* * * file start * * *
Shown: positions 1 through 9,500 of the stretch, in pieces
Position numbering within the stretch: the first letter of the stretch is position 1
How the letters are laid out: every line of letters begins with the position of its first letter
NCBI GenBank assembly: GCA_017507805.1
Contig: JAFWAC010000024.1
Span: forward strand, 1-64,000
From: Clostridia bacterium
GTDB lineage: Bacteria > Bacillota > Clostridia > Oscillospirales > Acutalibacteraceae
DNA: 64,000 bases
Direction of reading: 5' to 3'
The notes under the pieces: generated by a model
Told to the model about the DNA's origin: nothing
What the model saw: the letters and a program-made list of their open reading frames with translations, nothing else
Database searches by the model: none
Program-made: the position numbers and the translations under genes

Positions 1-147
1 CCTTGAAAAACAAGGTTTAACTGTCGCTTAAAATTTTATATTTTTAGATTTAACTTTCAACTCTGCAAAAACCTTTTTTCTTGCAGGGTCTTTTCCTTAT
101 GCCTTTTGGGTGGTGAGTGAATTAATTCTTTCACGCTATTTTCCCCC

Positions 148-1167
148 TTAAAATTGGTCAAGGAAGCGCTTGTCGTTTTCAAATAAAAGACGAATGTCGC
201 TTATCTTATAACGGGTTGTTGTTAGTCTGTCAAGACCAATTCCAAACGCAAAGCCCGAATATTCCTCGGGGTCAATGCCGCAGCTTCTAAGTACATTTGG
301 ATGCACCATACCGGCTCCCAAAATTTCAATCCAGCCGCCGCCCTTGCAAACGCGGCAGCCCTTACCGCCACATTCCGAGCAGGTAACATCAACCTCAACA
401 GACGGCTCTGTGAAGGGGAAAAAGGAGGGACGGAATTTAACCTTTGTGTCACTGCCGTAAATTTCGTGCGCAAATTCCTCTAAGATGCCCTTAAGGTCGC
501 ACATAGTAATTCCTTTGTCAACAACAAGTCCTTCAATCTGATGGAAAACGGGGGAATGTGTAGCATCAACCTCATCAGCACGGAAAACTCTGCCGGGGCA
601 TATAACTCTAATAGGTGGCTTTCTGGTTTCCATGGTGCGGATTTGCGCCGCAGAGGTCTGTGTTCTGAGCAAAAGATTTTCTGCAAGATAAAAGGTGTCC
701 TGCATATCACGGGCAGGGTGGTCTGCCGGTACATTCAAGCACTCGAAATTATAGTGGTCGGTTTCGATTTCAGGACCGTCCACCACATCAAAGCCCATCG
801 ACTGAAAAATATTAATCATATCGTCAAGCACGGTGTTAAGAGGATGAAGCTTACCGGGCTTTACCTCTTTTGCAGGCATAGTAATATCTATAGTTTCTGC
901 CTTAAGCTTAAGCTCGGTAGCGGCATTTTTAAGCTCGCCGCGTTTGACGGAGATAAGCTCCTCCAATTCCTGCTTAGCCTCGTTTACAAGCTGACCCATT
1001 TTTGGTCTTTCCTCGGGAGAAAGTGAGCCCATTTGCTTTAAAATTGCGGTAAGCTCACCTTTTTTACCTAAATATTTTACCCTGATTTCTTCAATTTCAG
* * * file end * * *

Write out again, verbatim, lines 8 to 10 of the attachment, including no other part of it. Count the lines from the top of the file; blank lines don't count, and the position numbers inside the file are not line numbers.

GTDB lineage: Bacteria > Bacillota > Clostridia > Oscillospirales > Acutalibacteraceae
DNA: 64,000 bases
Direction of reading: 5' to 3'